What is an API and why should you use them? | SwiftCase Productivity Podcast #19

Hello and welcome to the SwiftCase productivity podcast, my name is Adam Sykes, founder of SwiftCase, the professional productivity platform and today we’ve got a large group of us again from the SwiftCase team so everyone’s just going to go around
and introduce themselves. I’m Craig McCarthy, Development Manager of SwiftCase. I’m Alkis Petrou, Senior Developer of SwiftCase. I’m Phil Whitby, Developer at SwiftCase. And I’m Sam Eastwood, Senior Developer of SwiftCase. Okay great, so today we’re going to do an
episode about APIs, people might not know what they are, they’ve just got
their own business and they’ve been talking about transforming their
business and improving their digital offer and how they’re integrating
systems into their business processes and APIs are probably something they may have
come across, they’ve not really, they’ve heard the term they’ve heard the acronym but what’s it all about and how can it help them with their business is what we’re
going to sort of go through today isn’t it, you people a quick guide, everything
you need to know to make use of APIs. Okay so I think Alkis do you want to- ALKIS: Yeah,
so in basic terms, an API is essentially a set of functions whereby a function
which is something that you pass some data into and it processes it in one way
or another so you have this set of functions that essentially allow you to
talk or manipulate a piece of software so that’s the most basic form of what it is
and the most common use of APIs are web APIs which allow you to essentially
integrate one piece of software with another piece of software so allowing
for this communication between different software. ADAM: It gets two software applications to talk to each other and share information and
hopefully to streamline your process really, isn’t it. CRAIG: I mean, it’s a
way now isn’t it, if you have five different systems, you don’t have to
enter in the same information as five different systems, if they all integrate with together via APIs, then it means you only have put them in one place and it will talk to the others. And also people- you don’t have to
contact Twitter or Facebook or anything and ask them for data, where I think it’s that kind of getting data in a readable format isn’t it,
rather than in like an excel file that you then have to upload and do anything with because that’s traditionally because people will close systems, they’ll probably initiate- ADAM: There used to be an import export, export you did a CSV of users- MailChimp is probably a good example isn’t it, people use MailChimp to send out email campaigns to market their business and obviously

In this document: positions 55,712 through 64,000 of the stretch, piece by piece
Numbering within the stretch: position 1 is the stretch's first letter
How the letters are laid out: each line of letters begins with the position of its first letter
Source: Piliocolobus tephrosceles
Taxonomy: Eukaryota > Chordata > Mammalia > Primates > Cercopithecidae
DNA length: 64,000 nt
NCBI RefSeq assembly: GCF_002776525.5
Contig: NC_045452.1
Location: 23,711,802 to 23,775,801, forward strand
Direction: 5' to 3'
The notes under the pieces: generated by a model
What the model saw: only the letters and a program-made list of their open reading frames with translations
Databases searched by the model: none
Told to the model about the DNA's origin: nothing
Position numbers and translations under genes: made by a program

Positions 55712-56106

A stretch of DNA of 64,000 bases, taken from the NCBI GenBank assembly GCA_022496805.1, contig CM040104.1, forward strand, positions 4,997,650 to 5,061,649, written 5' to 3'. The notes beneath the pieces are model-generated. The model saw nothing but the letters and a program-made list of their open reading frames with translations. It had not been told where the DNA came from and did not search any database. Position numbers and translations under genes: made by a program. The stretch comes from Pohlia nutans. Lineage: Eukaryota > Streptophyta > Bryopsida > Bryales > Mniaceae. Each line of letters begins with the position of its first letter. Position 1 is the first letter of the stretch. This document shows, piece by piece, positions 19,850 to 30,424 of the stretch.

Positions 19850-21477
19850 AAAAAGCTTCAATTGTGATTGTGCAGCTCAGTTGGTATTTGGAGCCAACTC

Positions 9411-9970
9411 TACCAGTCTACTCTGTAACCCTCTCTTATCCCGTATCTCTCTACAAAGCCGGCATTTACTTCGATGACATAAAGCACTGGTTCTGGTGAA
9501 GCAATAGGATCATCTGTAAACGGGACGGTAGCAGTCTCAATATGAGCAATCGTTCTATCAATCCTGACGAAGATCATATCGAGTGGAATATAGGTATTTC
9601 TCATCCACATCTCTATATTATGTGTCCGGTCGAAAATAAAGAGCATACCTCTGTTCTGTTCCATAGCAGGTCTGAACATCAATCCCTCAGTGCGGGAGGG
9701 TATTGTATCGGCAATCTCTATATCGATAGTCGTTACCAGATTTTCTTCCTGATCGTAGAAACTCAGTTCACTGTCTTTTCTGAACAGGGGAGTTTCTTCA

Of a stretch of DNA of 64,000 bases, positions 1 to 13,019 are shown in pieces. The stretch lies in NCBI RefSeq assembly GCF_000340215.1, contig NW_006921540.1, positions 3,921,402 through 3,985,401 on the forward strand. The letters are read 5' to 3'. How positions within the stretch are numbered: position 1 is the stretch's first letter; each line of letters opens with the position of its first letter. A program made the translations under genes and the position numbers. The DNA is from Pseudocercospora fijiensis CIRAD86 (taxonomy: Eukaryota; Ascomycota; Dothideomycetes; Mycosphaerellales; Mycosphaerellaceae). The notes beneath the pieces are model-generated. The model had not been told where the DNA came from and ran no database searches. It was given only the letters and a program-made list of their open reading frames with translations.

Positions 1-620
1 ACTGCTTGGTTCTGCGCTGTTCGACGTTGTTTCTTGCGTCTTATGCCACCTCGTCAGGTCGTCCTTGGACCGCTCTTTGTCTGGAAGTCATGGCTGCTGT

they need to give it a list of users and the email addresses that they want to
send out to so what people may have done in the past is maybe got a spreadsheet with everyone’s email address on or they’ve
got a CRM that can export a spreadsheet, a CSV file which is a spreadsheet,
uploaded to MailChimp and then once you’ve got it in MailChimp, manipulate your list and set up your email and send it and basically with an API, you could effectively have
a button in your CRM that just went “send all these to MailChimp” or even create a
campaign and send it to this list without actually ever exporting anything and re-importing it again it would all be a seamless process.
PHIL: So it’s like an agreement between applications to be civil
rather than wasting each other’s time, isn’t it? ADAM: Yeah, so that’s another key I suppose, it’s the security aspect of it and I think you’ve been doing some stuff
with like * recently and how Yeah. I’ve worked with a variety of different
APIs, some use newer forms of security compared to others but the whole idea of the API
communication is to enable for a secure exchange of information so like Adam said, nowadays we have things like OAuth which I believe Twitter use,
actually, Twitter uses OAuth 1, which is without getting into it is a bit
predated but yeah it’s essentially to actually just briefly explain, it’s
it’s like if I want to communicate with Phil here, I would first ask him
Hi, I’m Alkis, do you know me? I’m gonna have to communicate, he says no then I leave
otherwise then we can exchange information so that’s that’s the basics. ADAM: So I suppose you’ve got- because you know it’s secure,
if you, especially in the beta GDPR nowadays, people downloading a
spreadsheet or leaving that lying around that employee uses data ready to upload
somewhere else, it has a big risk whereas if you know it’s gone from one secure
system to another, it can go straight through. CRAIG: I suppose one of the big advantages of cloud software is that you can use it
anywhere and if you’ve got cloud software that can talk to each other, it
means that you don’t have to be stuck in an office in order to import, export this
data, I think in the past a lot of businesses used to just have this
either bespoke or you know off-the-shelf software that they did on their
machines but I think APIs have really, they’ve really sold cloud software into
the future because when you’ve got many pieces of software that do really good things, they
might be the best in their fields at each individual thing so it’s
MailChimp for example, a cracking mail software, it makes sense to use MailChimp